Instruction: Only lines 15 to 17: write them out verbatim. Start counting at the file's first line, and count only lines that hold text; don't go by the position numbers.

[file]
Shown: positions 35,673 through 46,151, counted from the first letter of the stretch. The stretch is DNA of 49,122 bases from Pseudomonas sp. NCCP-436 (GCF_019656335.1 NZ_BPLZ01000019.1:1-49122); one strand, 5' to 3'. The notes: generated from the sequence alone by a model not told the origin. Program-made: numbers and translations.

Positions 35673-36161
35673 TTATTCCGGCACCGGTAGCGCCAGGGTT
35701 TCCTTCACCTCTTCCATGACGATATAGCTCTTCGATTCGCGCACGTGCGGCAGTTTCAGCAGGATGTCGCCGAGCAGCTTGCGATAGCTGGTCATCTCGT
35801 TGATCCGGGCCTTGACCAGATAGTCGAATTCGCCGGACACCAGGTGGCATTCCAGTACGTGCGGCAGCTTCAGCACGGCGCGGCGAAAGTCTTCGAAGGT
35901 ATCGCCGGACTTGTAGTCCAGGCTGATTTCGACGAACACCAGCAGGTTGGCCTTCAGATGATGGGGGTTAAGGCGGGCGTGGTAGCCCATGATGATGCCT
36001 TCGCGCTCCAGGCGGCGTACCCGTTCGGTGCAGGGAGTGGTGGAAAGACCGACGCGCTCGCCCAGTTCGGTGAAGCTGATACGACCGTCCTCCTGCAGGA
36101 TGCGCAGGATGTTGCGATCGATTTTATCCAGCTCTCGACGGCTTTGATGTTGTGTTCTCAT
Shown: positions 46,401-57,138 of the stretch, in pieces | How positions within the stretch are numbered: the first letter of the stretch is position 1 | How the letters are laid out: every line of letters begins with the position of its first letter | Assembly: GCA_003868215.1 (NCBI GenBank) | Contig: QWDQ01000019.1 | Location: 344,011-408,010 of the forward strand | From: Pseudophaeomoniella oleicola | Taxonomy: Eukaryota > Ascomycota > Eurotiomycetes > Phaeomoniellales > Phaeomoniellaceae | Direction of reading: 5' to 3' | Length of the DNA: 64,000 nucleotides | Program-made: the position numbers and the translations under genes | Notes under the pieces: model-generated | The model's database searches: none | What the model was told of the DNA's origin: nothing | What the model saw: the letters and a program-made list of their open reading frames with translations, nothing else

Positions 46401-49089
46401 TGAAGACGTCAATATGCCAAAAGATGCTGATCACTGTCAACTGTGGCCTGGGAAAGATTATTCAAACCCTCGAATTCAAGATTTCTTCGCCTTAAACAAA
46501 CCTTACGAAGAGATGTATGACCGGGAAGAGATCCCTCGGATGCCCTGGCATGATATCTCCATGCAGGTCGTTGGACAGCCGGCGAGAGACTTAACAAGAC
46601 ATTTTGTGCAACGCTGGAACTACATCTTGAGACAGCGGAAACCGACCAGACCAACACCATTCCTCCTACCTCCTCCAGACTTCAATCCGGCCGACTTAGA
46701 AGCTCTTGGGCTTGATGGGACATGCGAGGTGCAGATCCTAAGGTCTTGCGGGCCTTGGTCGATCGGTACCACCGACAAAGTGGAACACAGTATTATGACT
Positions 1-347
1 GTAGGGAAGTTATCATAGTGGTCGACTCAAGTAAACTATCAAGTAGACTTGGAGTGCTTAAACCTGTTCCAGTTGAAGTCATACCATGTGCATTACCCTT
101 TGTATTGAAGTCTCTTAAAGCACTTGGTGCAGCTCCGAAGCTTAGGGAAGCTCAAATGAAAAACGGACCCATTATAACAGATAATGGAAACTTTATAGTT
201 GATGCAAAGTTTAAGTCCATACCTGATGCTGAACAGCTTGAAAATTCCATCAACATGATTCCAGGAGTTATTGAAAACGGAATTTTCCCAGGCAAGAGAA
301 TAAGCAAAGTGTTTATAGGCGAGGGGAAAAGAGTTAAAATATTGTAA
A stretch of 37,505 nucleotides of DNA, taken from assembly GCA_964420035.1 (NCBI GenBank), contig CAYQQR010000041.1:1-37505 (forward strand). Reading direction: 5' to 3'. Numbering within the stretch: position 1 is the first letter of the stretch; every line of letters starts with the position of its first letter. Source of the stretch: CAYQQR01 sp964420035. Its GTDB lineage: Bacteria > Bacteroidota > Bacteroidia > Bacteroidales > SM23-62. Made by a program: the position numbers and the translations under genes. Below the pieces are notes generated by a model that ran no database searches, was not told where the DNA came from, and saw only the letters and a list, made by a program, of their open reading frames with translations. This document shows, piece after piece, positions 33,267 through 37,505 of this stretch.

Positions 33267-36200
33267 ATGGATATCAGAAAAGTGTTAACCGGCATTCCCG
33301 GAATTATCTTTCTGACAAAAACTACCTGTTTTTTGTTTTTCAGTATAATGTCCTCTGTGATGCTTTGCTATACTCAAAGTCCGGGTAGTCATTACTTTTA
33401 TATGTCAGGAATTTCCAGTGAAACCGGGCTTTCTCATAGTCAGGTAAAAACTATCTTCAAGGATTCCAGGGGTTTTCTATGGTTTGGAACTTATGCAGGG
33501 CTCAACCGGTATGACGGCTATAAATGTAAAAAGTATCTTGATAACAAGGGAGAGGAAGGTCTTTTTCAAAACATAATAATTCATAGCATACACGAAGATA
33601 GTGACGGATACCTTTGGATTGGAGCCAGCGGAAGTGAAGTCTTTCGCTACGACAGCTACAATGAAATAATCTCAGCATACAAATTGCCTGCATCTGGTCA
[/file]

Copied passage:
Positions 1-347
1 GTAGGGAAGTTATCATAGTGGTCGACTCAAGTAAACTATCAAGTAGACTTGGAGTGCTTAAACCTGTTCCAGTTGAAGTCATACCATGTGCATTACCCTT
101 TGTATTGAAGTCTCTTAAAGCACTTGGTGCAGCTCCGAAGCTTAGGGAAGCTCAAATGAAAAACGGACCCATTATAACAGATAATGGAAACTTTATAGTT